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Understanding a proof of Cholesky's factorization

  • Thread starter fluidistic
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  • #1
fluidistic
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Homework Statement


I must understand the following proof.
Let [itex]A \in \mathbb{R}^{n \times n}[/itex] be a symmetric and positive definite matrix.
Thus there exist a unique factorization of [itex]A[/itex] such that [itex]A=LL^t[/itex] where [itex]L[/itex] is a lower triangular matrix whose diagonal is positive ([itex]l_{ii}>0[/itex])
Demonstration:
[itex]A=A^t[/itex] and [itex]x ^t A x>0[/itex] for [itex]x \neq 0[/itex]. This is the hypothesis on [itex]A[/itex].
It follows that [itex]A[/itex] is invertible, so [itex]A^{-1}[/itex] exist.
Furthermore, considering vectors of the type [itex]x=(x_1, x_2, ..., x_k, 0, ... , 0)[/itex] one can see that the minors of [itex]A[/itex] are also definite positive.
It follows from the [itex]LU[/itex] decomposition theorem that [itex]A[/itex] admits a [itex]LU[/itex] decomposition. In other words I can write [itex]A=LU \Rightarrow A^t=U^t L^t \Rightarrow U^t L^t (L^t)^{-1}=U^t[/itex] and [itex]U(L^t)^{-1}=L^{-1}U^t[/itex].
Where [itex]U(L^t)^{-1}[/itex] is an upper triangular matrix and [itex]L^{-1}U^t[/itex] is a lower triangular matrix. Thus there exist a diagonal matrix [itex]D[/itex] such that [itex]U(L^t)^{-1}=D[/itex].
From this, we have that [itex]U=DL^t[/itex]. Since [itex]A=LU[/itex], [itex]A=LDL^t[/itex]. Therefore [itex]D[/itex] is definite positive so its diagonal elements are positive.
So I can write [itex]A= L'L'^t[/itex] with [itex]L'=L \sqrt D[/itex].
Now in order to complete the proof, I must show that [itex]L'[/itex] is definite positive (I think it will imply that its diagonal entries are all positive). This is where I'm stuck.
I couldn't even show that [itex]\sqrt D[/itex] is positive definite...

Uniqueness proof:
Suppose that there exist [itex]L_1[/itex] such that [itex]A=LL^t=L_1L_1^t[/itex]. Let's show that [itex]L=L_1[/itex].
1)Multiplying by [itex]L^{-1}[/itex] we get [itex]L^t= L^{-1}L_1L_1^t[/itex].
2)Multiplying by [itex](L_1)^{-1}[/itex] we get that [itex]L^t (L_1^t)^{-1}=L_1 ^{-1}L_1L_1^t (L_1^t)^{-1}=L^{-1}L_1=D*[/itex] where [itex]D*[/itex] is diagonal with positive entries.
It follows that:
3)[itex]L_1=LD*[/itex]
4)[itex]L^t =D* L_1 ^t[/itex] I don't understand how the proof reaches this
From 3) and 4), we get (I don't understand the following implication) [itex]D*(LD*)^t=D*D*^t L^t=(D*)^2L^t \Leftrightarrow D*=I \Rightarrow L=L_1[/itex] which complete the proof.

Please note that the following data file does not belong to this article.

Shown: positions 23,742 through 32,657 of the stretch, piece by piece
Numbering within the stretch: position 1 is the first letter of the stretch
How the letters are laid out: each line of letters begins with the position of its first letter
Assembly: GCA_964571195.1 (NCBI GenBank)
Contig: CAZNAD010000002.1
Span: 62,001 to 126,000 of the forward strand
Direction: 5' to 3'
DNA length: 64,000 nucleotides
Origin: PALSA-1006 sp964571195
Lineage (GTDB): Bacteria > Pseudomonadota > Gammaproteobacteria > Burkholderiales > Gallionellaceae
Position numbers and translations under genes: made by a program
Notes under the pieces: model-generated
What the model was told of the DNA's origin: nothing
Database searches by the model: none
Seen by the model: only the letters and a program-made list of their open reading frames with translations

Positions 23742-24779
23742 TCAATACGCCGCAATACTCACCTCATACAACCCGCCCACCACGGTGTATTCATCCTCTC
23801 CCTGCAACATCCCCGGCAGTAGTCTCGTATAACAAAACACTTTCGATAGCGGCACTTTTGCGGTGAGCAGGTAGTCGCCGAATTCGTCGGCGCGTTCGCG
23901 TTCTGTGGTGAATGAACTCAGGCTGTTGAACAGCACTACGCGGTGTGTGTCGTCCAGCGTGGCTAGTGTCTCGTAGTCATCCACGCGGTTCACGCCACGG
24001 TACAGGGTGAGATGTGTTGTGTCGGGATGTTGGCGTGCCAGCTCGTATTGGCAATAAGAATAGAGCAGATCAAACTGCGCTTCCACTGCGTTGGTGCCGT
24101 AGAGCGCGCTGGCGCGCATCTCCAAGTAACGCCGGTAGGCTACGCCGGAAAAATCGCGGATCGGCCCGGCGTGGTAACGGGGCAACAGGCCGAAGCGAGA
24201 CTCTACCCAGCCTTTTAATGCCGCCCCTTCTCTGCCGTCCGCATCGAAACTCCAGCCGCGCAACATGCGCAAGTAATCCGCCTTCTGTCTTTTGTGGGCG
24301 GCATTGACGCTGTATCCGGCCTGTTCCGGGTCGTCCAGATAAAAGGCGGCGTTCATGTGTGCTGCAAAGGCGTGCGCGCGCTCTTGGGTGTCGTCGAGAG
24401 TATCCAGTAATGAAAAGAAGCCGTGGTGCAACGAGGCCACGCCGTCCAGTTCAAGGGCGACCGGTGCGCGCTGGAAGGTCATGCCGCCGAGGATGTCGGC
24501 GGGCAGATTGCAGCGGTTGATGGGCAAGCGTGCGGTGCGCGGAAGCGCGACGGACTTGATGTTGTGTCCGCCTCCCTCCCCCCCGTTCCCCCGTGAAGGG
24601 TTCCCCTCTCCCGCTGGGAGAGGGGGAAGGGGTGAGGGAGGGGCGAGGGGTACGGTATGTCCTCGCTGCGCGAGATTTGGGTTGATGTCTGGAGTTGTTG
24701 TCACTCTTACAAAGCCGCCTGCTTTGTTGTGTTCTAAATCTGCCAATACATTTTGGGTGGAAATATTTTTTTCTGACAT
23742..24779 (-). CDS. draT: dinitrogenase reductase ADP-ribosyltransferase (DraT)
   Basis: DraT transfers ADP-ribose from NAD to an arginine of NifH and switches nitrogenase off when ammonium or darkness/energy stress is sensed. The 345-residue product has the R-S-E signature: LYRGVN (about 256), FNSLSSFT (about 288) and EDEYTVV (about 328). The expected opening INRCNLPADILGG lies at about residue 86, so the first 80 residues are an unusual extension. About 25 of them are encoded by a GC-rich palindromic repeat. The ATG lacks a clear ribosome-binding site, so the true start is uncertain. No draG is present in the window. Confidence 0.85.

Any help is greatly appreciated.
P.S.:D* is a matrix. * isn't a multiplying sign.
 

Answers and Replies

  • #2
22,097
3,282
Hi fluidistic! :smile:

Homework Statement


I must understand the following proof.
Let [itex]A \in \mathbb{R}^{n \times n}[/itex] be a symmetric and positive definite matrix.
Thus there exist a unique factorization of [itex]A[/itex] such that [itex]A=LL^t[/itex] where [itex]L[/itex] is a lower triangular matrix whose diagonal is positive ([itex]l_{ii}>0[/itex])
Demonstration:
[itex]A=A^t[/itex] and [itex]x ^t A x>0[/itex] for [itex]x \neq 0[/itex]. This is the hypothesis on [itex]A[/itex].
It follows that [itex]A[/itex] is invertible, so [itex]A^{-1}[/itex] exist.
Furthermore, considering vectors of the type [itex]x=(x_1, x_2, ..., x_k, 0, ... , 0)[/itex] one can see that the minors of [itex]A[/itex] are also definite positive.
It follows from the [itex]LU[/itex] decomposition theorem that [itex]A[/itex] admits a [itex]LU[/itex] decomposition. In other words I can write [itex]A=LU \Rightarrow A^t=U^t L^t \Rightarrow U^t L^t (L^t)^{-1}=U^t[/itex] and [itex]U(L^t)^{-1}=L^{-1}U^t[/itex].
Where [itex]U(L^t)^{-1}[/itex] is an upper triangular matrix and [itex]L^{-1}U^t[/itex] is a lower triangular matrix. Thus there exist a diagonal matrix [itex]D[/itex] such that [itex]U(L^t)^{-1}=D[/itex].
From this, we have that [itex]U=DL^t[/itex]. Since [itex]A=LU[/itex], [itex]A=LDL^t[/itex]. Therefore [itex]D[/itex] is definite positive so its diagonal elements are positive.
So I can write [itex]A= L'L'^t[/itex] with [itex]L'=L \sqrt D[/itex].
Now in order to complete the proof, I must show that [itex]L'[/itex] is definite positive (I think it will imply that its diagonal entries are all positive). This is where I'm stuck.
I couldn't even show that [itex]\sqrt D[/itex] is positive definite...
You know that [itex]\sqrt{D}[/itex] is a diagonal matrix with positive entries. What happens if you actually perform the multiplication:

[tex]\left(\begin{array}{cccc} x_1 & x_2 & ... & x_n\\ \end{array}\right) =
\left(\begin{array}{cccc} \sqrt{d_1} & 0 & ... & 0\\ 0 & \sqrt{d_2} & ... & 0\\ \vdots & \vdots & \ddots & \vdots\\ 0 & 0 & ... & \sqrt{d_n}\\ \end{array}\right)
\left(\begin{array}{c} x_1\\ x_2\\ ...\\ x_n\\ \end{array}\right)[/tex]

Do we get something >0?

Uniqueness proof:
Suppose that there exist [itex]L_1[/itex] such that [itex]A=LL^t=L_1L_1^t[/itex]. Let's show that [itex]L=L_1[/itex].
1)Multiplying by [itex]L^{-1}[/itex] we get [itex]L^t= L^{-1}L_1L_1^t[/itex].
2)Multiplying by [itex](L_1)^{-1}[/itex] we get that [itex]L^t (L_1^t)^{-1}=L_1 ^{-1}L_1L_1^t (L_1^t)^{-1}=L^{-1}L_1=D*[/itex] where [itex]D*[/itex] is diagonal with positive entries.
It follows that:
3)[itex]L_1=LD*[/itex]